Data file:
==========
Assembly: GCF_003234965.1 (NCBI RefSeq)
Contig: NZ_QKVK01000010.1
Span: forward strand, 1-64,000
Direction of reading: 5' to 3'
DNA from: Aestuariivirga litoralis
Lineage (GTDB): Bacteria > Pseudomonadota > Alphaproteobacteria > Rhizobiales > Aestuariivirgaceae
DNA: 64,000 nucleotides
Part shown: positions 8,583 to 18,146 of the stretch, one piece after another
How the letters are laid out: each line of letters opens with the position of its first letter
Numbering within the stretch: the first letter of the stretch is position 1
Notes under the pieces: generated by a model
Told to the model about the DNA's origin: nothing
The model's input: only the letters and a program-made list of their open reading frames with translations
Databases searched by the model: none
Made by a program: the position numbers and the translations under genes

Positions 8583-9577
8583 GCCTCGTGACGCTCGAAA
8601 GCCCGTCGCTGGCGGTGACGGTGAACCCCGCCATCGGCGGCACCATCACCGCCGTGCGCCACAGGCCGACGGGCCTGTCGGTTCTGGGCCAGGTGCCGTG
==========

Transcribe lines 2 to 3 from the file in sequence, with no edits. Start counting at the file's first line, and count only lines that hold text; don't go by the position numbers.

Contig: NZ_QKVK01000010.1
Span: forward strand, 1-64,000